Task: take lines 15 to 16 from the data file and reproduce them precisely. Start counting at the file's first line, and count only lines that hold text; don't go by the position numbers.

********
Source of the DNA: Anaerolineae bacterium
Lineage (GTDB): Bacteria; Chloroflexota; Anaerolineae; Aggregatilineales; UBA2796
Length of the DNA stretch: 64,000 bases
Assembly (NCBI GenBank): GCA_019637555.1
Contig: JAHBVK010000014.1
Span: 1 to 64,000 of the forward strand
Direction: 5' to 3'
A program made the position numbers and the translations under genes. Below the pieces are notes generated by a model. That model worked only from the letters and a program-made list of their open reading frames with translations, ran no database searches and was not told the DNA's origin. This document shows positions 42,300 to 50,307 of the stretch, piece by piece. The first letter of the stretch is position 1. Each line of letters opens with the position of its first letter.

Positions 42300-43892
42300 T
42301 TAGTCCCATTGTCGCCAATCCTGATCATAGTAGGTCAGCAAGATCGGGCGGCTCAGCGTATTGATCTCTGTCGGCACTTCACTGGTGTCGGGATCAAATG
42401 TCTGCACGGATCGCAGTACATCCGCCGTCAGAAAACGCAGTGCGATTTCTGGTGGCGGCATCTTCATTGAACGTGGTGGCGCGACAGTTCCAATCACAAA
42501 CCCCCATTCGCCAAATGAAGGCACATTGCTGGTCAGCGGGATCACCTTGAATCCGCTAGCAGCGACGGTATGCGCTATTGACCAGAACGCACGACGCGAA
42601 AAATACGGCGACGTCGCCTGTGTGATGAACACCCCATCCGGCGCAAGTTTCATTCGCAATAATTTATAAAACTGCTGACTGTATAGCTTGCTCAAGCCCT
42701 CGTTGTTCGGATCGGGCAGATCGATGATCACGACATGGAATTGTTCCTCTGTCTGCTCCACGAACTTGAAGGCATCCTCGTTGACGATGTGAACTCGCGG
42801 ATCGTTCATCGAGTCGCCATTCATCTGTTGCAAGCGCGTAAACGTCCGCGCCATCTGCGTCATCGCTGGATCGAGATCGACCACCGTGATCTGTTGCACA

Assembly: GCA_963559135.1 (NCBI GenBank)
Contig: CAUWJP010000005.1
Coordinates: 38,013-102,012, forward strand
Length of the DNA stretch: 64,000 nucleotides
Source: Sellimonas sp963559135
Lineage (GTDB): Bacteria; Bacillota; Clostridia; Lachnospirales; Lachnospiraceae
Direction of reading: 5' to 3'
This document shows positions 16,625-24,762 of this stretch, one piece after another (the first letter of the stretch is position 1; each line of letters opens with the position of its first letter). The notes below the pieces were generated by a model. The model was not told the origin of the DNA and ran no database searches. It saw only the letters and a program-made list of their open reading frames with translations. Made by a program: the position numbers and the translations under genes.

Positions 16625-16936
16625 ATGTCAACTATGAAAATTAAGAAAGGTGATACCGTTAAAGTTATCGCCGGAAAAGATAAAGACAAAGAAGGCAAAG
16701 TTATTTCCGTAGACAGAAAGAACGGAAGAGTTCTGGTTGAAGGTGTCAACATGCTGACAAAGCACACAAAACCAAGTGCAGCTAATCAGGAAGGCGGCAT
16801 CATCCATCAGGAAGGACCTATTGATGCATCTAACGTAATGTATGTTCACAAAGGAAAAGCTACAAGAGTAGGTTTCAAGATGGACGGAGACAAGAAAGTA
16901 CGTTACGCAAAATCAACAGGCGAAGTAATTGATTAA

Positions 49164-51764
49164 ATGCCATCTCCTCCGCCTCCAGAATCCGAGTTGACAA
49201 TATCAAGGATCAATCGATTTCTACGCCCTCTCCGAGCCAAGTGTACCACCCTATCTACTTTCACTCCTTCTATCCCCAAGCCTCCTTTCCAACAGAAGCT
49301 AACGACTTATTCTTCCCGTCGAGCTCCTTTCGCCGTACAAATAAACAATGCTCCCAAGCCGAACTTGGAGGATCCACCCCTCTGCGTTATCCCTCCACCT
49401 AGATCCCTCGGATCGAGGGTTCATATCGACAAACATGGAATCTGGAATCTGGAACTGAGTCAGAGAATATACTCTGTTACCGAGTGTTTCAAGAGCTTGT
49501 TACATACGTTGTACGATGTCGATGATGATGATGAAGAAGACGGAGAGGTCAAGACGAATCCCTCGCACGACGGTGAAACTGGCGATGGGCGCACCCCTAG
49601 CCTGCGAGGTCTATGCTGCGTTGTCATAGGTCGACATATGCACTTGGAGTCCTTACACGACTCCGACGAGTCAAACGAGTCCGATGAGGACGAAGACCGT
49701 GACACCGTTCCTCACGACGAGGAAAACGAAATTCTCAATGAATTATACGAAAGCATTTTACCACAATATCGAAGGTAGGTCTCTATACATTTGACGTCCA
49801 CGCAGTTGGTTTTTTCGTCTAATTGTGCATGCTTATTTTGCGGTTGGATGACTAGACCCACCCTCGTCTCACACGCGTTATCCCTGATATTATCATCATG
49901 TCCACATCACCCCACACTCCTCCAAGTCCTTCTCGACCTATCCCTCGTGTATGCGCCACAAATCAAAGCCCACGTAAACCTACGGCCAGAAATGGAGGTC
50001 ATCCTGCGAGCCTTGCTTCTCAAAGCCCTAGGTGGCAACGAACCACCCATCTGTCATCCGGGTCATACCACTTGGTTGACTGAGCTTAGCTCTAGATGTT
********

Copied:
42701 CGTTGTTCGGATCGGGCAGATCGATGATCACGACATGGAATTGTTCCTCTGTCTGCTCCACGAACTTGAAGGCATCCTCGTTGACGATGTGAACTCGCGG
42801 ATCGTTCATCGAGTCGCCATTCATCTGTTGCAAGCGCGTAAACGTCCGCGCCATCTGCGTCATCGCTGGATCGAGATCGACCACCGTGATCTGTTGCACA